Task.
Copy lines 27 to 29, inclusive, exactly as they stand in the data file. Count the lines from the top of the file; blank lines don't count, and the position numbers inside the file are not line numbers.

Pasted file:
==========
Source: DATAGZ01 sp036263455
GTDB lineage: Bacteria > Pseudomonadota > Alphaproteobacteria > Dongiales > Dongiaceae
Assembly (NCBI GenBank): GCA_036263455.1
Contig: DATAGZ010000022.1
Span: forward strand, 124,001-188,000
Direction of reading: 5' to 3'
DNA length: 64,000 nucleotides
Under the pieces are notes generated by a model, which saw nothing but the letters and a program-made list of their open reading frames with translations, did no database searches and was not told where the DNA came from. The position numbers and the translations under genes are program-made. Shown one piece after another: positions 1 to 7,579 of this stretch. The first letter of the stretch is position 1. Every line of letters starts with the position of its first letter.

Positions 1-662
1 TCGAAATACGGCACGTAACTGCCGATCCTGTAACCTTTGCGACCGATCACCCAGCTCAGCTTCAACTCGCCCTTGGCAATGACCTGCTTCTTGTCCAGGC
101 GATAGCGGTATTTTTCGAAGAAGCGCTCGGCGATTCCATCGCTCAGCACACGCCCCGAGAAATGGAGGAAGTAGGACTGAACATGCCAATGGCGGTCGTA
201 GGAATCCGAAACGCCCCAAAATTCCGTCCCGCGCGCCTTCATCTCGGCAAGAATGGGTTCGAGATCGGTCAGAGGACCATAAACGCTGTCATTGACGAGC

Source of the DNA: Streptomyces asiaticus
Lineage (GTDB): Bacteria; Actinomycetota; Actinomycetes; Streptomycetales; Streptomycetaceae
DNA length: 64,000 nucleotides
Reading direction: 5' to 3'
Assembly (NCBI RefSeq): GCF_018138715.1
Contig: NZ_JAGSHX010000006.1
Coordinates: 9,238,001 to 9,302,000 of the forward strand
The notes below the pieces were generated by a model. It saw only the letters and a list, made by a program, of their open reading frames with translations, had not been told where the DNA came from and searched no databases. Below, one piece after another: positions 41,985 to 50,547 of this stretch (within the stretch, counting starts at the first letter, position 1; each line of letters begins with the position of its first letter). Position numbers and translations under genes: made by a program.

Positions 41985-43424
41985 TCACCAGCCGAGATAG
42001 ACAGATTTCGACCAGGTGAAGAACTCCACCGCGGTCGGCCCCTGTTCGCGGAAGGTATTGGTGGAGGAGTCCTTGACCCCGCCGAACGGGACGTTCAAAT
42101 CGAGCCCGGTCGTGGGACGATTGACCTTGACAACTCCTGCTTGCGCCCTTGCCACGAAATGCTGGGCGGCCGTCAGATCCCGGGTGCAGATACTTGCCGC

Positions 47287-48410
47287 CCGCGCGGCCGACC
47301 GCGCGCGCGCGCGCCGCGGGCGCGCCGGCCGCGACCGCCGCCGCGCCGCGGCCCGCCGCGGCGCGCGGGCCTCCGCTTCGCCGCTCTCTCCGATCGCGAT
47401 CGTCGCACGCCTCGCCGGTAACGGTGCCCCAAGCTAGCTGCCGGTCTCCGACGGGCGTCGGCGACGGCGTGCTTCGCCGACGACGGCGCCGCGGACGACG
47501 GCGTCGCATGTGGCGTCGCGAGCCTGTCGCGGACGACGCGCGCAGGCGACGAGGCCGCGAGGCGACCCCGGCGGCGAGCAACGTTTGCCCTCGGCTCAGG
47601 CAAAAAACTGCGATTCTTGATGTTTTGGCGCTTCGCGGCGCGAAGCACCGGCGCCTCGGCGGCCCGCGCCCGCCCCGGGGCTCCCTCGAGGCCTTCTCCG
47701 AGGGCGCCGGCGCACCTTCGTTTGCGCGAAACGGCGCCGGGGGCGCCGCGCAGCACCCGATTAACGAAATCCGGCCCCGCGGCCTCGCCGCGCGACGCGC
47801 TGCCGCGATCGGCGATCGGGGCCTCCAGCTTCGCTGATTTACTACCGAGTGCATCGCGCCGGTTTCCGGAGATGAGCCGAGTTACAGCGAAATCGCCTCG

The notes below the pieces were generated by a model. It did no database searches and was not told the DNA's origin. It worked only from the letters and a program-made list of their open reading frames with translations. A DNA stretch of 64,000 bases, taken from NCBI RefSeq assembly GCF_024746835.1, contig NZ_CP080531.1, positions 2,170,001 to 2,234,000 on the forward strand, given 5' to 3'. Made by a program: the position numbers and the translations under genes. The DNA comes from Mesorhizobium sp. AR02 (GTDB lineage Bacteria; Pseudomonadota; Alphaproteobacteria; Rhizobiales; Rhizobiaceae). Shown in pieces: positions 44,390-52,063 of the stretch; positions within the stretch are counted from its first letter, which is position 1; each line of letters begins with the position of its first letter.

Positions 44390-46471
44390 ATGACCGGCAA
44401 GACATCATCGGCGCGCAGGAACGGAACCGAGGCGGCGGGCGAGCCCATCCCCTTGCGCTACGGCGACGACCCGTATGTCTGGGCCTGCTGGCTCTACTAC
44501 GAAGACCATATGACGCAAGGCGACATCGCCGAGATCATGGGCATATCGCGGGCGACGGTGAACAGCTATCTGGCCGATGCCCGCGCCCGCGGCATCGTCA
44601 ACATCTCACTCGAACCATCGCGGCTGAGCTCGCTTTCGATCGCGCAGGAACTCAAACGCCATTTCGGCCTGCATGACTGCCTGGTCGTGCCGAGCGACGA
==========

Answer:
47301 GCGCGCGCGCGCGCCGCGGGCGCGCCGGCCGCGACCGCCGCCGCGCCGCGGCCCGCCGCGGCGCGCGGGCCTCCGCTTCGCCGCTCTCTCCGATCGCGAT
47401 CGTCGCACGCCTCGCCGGTAACGGTGCCCCAAGCTAGCTGCCGGTCTCCGACGGGCGTCGGCGACGGCGTGCTTCGCCGACGACGGCGCCGCGGACGACG
47501 GCGTCGCATGTGGCGTCGCGAGCCTGTCGCGGACGACGCGCGCAGGCGACGAGGCCGCGAGGCGACCCCGGCGGCGAGCAACGTTTGCCCTCGGCTCAGG